USA — More than 30 employees of the Washington State Department of Natural Resources (DNR) are in Alaska this week helping crews there deal with an outbreak of large wildfires that have consumed more than 270,000 acres. Responding to a mutual aid request last week, DNR employees began arriving in Alaska over the Memorial Day weekend.
We are pleased to help our neighbor to the north in their time of need without diminishing our capacity to respond quickly to wildfire threats here in Washington State, said Commissioner of Public Lands Peter Goldmark.
Dry weather and higher-than-normal temperatures following a dry winter have helped raise fire risks in throughout interior Alaska. DNR crew members traveling to Alaska will help crews there with a range of firefighting support tasks, from coordinating aviation to operating equipment on the fire lines.
DNR employees who are trained to manage and suppress wildland fires are accepting assignments to go to the aid of Alaskan crews, where they are dealing with at least eight large fires and dozens of smaller ones, said Joe Shramek, director of DNR s Resource Protection Division.
Through mutual aid agreements, DNR is reimbursed for the costs of sending its crews to help fight fires in another state. DNR s fire response includes participating in multi-agency incident management teams that can be dispatched to other states if they are not needed in Washington State. Each year, DNR employees are available to assist firefighters in other states; in return, those states pay their costs and also provide personnel to Washington State when authorities here request assistance.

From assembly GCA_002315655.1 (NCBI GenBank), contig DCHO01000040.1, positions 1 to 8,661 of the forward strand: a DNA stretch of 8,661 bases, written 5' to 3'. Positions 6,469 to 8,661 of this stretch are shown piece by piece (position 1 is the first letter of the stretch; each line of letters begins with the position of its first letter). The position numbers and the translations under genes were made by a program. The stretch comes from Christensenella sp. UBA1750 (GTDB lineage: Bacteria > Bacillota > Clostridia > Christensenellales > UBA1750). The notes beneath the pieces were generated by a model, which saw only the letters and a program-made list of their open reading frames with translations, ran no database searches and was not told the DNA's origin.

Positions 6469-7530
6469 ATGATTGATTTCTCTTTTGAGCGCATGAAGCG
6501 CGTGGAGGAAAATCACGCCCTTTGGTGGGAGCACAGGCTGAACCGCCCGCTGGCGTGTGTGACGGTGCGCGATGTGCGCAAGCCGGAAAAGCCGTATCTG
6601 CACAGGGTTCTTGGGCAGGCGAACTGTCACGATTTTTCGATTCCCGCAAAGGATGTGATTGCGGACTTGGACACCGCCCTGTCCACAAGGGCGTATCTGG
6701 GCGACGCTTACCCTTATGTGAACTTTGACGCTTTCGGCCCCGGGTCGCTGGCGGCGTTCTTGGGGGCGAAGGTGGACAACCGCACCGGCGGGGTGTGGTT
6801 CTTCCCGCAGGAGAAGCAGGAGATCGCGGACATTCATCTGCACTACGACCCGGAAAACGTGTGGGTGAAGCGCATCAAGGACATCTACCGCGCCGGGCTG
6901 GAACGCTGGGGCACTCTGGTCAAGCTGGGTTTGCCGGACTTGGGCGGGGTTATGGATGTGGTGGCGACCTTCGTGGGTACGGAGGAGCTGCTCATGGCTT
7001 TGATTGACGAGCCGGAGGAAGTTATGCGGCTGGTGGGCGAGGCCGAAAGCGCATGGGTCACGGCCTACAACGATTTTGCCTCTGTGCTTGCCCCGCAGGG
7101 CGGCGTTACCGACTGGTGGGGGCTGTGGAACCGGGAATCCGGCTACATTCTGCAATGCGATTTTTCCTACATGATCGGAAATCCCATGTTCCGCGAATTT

In addition to the 30 DNR staff assigned to Alaskan duty for up to two weeks, about two dozen seasonal firefighters employed by DNR were also dispatched.
DNR s fire mission During fire season, several hundred DNR employees who have other permanent jobs with the agency are trained and available to be dispatched to fires as needed, both in Washington State and elsewhere when requested. DNR also participates in Washington s coordinated interagency approach to firefighting in which several state and federal agencies share firefighting equipment, personnel, and other resources.
In addition to DNR employees, each fire season (April to October), the department hires about 375 seasonal workers and trains about 600 Department of Correction inmates who participate in the Washington Work Camps Program.
Administered by Commissioner of Public Lands Peter Goldmark, DNR is the state s largest on-call fire department, and is responsible for preventing and fighting wildfires on 12.7 million acres of tribal, private, and state-owned forestlands.